Medicare Minute

March 2017

We teach hundreds of Medicare education classes a year all over Maricopa County, but folks still call us with questions, which is great! Some questions we get, have to deal with names of the parts of Medicare. So let’s clarify names, parts, and plans.

Parts of Medicare:

Part A is hospital coverage.

Part B is medical services.

Part C is an all-in-one-plan called Medicare Advantage. This is when you combine Part A, Part B, and (most of the time) Part D all in one plan.

Part D is an independent prescription drug plan to go with original Medicare and a Medicare Supplement (or Medigap).

 

Part C of Medicare is when Medicare contracts a private plan to provide medical services. You will replace your original Medicare with one of these Medicare Advantage plans. These are the network plans offered in a geographic area. These all-inclusive plans cover doctors, hospital, labs, diagnostics, x-rays, and usually prescription drug plan premiums. Thus, many folks refer to these Part C Medicare Advantage plans as “All-In-One” plans. These plans typically have co-pays and co-insurance for services. You will choose a Primary Care Physician, and you can only visit plan-participating medical providers in your network for medical services.

Medicare Supplements (or Medigap) is when you have Medicare as your insurance and select a Medicare Supplement plan to cover the balance,after Medicare receives and processes the bills from your medical providers. This is why these Medicare Supplement plans are referred to as Medigaps. They cover the leftover portion (gap) of the bill after Medicare process the bill, pays its portion of the bill, then Medicare automatically sends the balance of the bill to your Medigap. Your Medicare Supplement (or Medigap) will send a second payment to your medical provider paying the balance of your bill.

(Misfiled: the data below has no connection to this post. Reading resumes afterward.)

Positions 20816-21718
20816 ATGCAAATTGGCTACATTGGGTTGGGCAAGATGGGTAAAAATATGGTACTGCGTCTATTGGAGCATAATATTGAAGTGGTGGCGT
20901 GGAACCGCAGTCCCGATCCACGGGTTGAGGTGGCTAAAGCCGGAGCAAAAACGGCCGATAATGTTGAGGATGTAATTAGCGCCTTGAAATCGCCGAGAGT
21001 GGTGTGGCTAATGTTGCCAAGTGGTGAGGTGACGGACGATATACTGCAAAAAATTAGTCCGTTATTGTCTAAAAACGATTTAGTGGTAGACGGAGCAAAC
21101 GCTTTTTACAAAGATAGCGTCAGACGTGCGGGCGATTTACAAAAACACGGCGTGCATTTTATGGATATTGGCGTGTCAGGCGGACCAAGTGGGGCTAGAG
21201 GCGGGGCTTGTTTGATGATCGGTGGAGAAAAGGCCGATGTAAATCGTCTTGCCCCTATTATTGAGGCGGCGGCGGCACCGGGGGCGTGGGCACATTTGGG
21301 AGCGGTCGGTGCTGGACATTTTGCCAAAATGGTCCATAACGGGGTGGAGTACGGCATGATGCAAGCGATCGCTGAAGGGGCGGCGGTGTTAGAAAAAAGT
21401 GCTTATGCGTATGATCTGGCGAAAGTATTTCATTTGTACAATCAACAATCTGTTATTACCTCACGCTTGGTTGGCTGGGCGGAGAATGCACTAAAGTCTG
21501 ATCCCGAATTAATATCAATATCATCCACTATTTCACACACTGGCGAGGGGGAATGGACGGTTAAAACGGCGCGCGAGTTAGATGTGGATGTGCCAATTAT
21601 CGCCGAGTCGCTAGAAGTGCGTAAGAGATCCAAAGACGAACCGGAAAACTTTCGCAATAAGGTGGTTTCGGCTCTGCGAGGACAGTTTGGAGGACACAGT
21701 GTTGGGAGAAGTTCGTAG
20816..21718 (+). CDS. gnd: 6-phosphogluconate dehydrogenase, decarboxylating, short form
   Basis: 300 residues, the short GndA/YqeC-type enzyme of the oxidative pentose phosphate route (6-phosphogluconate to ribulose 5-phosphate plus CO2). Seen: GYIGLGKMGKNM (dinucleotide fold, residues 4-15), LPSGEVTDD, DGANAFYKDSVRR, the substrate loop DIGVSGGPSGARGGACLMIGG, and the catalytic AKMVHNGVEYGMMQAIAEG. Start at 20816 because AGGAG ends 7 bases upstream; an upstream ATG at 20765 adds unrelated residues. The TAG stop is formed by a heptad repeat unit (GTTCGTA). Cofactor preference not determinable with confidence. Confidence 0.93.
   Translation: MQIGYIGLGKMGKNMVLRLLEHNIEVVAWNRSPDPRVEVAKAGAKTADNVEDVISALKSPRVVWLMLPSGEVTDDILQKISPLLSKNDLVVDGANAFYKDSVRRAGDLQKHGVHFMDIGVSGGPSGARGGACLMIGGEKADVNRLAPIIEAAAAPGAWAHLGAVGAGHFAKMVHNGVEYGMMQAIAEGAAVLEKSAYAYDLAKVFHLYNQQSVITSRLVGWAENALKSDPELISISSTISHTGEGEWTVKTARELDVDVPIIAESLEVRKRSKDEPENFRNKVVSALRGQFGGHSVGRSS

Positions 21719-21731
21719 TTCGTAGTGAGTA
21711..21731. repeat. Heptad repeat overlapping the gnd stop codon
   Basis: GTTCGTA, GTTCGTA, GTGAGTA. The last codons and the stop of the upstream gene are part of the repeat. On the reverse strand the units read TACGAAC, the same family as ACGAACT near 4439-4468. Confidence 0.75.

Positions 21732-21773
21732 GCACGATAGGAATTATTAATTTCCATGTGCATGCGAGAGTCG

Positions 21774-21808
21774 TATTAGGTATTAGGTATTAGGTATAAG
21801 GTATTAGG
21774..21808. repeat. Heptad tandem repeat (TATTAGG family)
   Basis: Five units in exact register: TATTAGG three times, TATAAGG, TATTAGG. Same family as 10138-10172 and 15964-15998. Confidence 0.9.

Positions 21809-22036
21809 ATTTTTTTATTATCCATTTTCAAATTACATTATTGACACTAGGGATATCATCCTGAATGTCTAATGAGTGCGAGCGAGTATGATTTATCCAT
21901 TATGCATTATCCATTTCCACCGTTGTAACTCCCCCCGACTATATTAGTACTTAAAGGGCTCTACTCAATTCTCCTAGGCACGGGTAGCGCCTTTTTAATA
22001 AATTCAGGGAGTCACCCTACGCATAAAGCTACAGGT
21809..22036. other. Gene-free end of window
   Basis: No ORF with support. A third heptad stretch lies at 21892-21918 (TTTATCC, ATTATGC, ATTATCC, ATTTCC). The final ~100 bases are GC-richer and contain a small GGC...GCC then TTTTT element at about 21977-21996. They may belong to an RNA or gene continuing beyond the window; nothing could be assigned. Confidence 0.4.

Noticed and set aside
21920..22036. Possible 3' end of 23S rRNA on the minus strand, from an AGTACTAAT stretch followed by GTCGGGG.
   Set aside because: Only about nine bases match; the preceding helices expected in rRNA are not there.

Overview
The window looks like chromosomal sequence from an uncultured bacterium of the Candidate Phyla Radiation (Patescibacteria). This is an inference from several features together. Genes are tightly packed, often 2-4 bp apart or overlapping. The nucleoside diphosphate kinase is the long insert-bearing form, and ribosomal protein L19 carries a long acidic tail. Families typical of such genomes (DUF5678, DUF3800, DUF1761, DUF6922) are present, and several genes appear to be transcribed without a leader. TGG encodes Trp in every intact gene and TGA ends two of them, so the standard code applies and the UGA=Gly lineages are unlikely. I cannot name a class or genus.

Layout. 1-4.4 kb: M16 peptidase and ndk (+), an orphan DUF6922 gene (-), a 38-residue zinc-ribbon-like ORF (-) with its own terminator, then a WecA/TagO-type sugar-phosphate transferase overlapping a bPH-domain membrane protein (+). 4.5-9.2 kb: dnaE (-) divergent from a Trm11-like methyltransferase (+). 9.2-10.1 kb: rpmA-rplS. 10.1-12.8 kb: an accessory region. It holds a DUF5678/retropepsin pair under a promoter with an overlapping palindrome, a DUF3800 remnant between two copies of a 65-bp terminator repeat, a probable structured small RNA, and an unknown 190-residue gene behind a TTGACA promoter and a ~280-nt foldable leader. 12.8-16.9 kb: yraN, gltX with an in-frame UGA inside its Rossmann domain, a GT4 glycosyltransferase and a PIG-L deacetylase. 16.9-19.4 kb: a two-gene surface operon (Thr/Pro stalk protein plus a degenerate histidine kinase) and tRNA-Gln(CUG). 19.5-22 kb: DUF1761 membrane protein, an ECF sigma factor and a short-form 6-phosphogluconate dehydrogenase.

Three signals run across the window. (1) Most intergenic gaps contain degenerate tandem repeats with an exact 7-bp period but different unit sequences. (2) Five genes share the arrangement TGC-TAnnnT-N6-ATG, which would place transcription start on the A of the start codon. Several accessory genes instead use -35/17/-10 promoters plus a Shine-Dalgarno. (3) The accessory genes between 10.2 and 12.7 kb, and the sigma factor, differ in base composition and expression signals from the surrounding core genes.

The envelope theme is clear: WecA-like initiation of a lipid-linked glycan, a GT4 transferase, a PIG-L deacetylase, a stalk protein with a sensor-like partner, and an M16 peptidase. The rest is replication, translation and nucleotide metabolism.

The issue: there are many Retiree Group Insurance plans that will contain the word “Supplement”, but the only “Medicare Supplement” plan is a Federally Standardized Medigap plan.

Another question we get is “when can I change plans?”

For Medicare Advantage Plans and Independent Part D Prescription Drug Plans, you can change once a year during the Annual Election Period (Open Enrollment). This occurs

October 15th through December 7th each year. You can shop your current plan for any new changes for the new year or simply compare your plan to other plans in your geographic area. If you elect to change to another plan, your new plan will start January 1st of the new year. Keep in mind that these plans are sensitive to where you live. The Part D drug plans asks no medical questions, but the Medicare Advantage plans only ask one question; do you have End Stage Renal Disease (kidney dialysis)? This one chronic condition can keep you from switching from plan to plan.

For Medicare Supplement Plans (Medigap), you can change any month of the year. While Medicare never asks any medical questions in order to switch from plan to plan, the Supplement Plan (Medigaps) must ask medical underwriting questions in order to qualify to switch. In other words, you need to be healthy in order to switch. Most (but not all) of these Medigap plans require that you have no chronic conditions in order to switch.

Also remember that there are many Medicare Supplement (Medigap) carriers and plans to choose from. Most folks choose a Plan F or a Plan G, as these two plans are very popular. Here is a quick list of all available Medicare Supplement plans; A, B, C, D, High F, F, G, K, L, M, and N.

 

If you are a client of American Retirement Advisors we will give you a reminder in September that the Annual Election Period is upon you and assist with researching your options!